A driving rain and snow storm blew into the Vermillion area the evening of December 9th and covered the area on Sunday the 10th. No one had a plan for the disaster that followed. On Monday night, the 11th, it started to rain after midnight and rained all through the night with an accumulation of around three inches in many areas. The temperature began to fall. In the early hours of Tuesday morning, one could hear the cracking of tree limbs heavily laden with ice and thought it to be ice sliding off of the buildings. By dawn the world was surreal. It looked like a war zone. Everywhere one looked one could see the trees twisted, torn and broken down. Power lines were down throughout the countryside. Everything had come to a standstill. Neighbors began helping neighbors and for many days the town of Vermillion was closed down with wall heaters and generators only, keeping the town folks warm. Some folks even moved to their friends or family’s homes where heat and cooking were available. What a blessed relief on Saturday night, December 15, to see the light of the city restored. It was as though civilization had returned to the world. Due to lack of heat, church services were canceled everywhere. Interestingly enough, many of the farmers had some sort of heat in their homes that kept their water pipes from freezing and gave them a certain amount of warmth in the home. Most people thought they would just wait for the crewmen to come and reestablish the electricity. This just didn’t happen. In many areas the electrical poles were all broken over and down for miles and miles and miles with no lights visible anywhere. As the days turned into a week and more, many of the people began to realize that they needed to fend for themselves and drove miles to purchase generators to use until the electricity was restored. Many of the areas were without power for eight to fourteen, to twenty one days and longer. Old time farmers said that they had never seen anything like it in their lifetime. Even after the towns were restored with electricity, may farmers patiently waited while powerline crews from the adjoining states worked into the night many days to complete the setting up of a section of poles before retiring for the night. It was with rejoicing that most of the towns and farms electricity was restored by Christmas Day. Everyone was truly thankful for being able to rejoice and share Christmas dinner together around the table this year.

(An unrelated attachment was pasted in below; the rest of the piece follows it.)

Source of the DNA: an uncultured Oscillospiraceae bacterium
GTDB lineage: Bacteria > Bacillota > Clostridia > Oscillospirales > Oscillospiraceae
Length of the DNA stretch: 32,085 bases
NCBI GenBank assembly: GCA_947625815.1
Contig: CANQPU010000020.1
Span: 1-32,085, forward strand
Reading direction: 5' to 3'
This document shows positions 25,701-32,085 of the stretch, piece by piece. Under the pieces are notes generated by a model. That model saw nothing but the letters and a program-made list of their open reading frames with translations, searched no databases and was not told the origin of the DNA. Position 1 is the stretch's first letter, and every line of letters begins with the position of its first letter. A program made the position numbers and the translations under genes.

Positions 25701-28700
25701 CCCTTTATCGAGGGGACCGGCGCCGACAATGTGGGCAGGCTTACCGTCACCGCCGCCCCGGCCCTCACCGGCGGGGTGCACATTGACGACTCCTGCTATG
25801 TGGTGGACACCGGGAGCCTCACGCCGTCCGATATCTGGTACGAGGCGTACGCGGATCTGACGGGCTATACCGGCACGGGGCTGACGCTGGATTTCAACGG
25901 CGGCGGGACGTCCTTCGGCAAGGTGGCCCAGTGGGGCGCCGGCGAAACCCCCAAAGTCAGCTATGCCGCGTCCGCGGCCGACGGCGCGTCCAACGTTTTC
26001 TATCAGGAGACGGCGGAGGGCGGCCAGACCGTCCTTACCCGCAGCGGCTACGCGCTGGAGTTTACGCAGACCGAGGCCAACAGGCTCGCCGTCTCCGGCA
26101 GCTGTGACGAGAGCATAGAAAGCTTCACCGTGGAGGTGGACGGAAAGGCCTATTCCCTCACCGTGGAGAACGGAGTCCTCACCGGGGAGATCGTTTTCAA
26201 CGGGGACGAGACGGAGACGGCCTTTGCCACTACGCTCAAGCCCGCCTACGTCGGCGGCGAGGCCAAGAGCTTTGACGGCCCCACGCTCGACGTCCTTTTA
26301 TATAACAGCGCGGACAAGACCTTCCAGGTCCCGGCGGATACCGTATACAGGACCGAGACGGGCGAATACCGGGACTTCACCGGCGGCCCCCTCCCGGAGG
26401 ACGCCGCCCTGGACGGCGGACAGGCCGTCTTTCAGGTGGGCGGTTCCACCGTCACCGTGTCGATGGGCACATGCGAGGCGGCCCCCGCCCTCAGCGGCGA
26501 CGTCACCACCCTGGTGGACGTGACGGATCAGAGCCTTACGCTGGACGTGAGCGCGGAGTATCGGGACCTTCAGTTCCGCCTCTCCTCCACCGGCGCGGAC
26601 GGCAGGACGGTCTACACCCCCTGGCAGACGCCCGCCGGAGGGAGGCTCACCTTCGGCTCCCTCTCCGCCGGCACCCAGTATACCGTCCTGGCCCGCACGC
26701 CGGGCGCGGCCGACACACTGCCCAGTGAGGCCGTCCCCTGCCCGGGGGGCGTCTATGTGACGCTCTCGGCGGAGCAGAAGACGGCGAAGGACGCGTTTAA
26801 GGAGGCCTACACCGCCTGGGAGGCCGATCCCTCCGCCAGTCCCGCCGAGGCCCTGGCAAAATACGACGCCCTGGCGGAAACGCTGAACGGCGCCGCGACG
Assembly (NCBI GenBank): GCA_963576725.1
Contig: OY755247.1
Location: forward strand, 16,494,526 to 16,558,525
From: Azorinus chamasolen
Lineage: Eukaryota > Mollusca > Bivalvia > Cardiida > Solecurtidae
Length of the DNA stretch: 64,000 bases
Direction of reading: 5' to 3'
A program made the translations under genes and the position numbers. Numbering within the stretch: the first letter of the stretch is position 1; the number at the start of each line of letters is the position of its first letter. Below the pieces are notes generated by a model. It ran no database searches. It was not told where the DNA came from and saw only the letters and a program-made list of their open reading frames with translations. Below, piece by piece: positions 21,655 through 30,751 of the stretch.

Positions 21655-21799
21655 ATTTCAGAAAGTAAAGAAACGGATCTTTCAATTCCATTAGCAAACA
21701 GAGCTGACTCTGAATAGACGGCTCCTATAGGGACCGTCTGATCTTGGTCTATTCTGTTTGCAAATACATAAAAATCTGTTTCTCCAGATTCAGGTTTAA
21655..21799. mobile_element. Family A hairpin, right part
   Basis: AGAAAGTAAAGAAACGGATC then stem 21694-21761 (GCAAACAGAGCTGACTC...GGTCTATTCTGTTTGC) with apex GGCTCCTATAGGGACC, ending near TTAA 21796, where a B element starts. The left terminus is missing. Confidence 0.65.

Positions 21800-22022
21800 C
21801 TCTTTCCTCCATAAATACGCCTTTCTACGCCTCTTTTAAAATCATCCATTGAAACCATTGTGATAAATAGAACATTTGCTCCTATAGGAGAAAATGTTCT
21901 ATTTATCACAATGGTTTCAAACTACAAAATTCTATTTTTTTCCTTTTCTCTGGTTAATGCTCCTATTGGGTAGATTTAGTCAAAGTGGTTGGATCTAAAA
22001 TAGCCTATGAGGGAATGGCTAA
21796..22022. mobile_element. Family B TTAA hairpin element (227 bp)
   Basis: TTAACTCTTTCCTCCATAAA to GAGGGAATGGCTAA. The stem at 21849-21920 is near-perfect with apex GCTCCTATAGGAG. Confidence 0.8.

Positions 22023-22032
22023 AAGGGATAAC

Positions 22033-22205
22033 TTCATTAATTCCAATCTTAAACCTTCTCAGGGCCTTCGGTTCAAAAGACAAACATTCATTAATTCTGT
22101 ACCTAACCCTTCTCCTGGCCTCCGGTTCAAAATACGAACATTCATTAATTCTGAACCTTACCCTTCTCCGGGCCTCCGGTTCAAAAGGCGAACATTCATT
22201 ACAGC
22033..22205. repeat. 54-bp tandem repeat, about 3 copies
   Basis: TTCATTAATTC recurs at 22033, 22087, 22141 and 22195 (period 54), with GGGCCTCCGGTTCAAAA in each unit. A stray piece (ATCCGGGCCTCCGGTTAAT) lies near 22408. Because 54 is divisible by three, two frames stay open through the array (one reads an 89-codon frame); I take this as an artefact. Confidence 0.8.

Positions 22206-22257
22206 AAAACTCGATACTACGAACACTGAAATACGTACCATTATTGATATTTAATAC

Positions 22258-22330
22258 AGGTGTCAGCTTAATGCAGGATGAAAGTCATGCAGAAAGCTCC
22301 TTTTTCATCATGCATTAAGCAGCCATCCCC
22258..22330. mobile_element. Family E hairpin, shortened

by Audrey Broxterman
The library has received a e-mail asking about a building in Vermillion.
Would you happen to know the name of the building in Vermillion, Kansas, where touring theatrical productions were shown during the late 19th and early 20th centuries?
The INDEX TO MUSIC IN THEATER [a not-for-profit academic theater reference database] carries several citations for touring productions that were seen there but we have been unable to attach the name of the venue to each of these citations [i.e. opera house, town hall, high school auditorium].
Your response is very important to our research.
Thank you, Ed Chilcott–INDEX coordinator
If know anything about this, please comment on this post, email the library at email@example.com, or contact the library directly.
Post Script:Â Information from the 1969 Centennial book indicated that the name of the building was the Vermillion Opera House and it was built in 1904.
Information for the contact page is needed. If you know of something or someone that needs to be added to the list, please use the comment function for this post or on the Community Contact page. To get there you can click on “Community Contacts” in the left-hand column, or click here. You can also email the library at firstname.lastname@example.org. Thanks!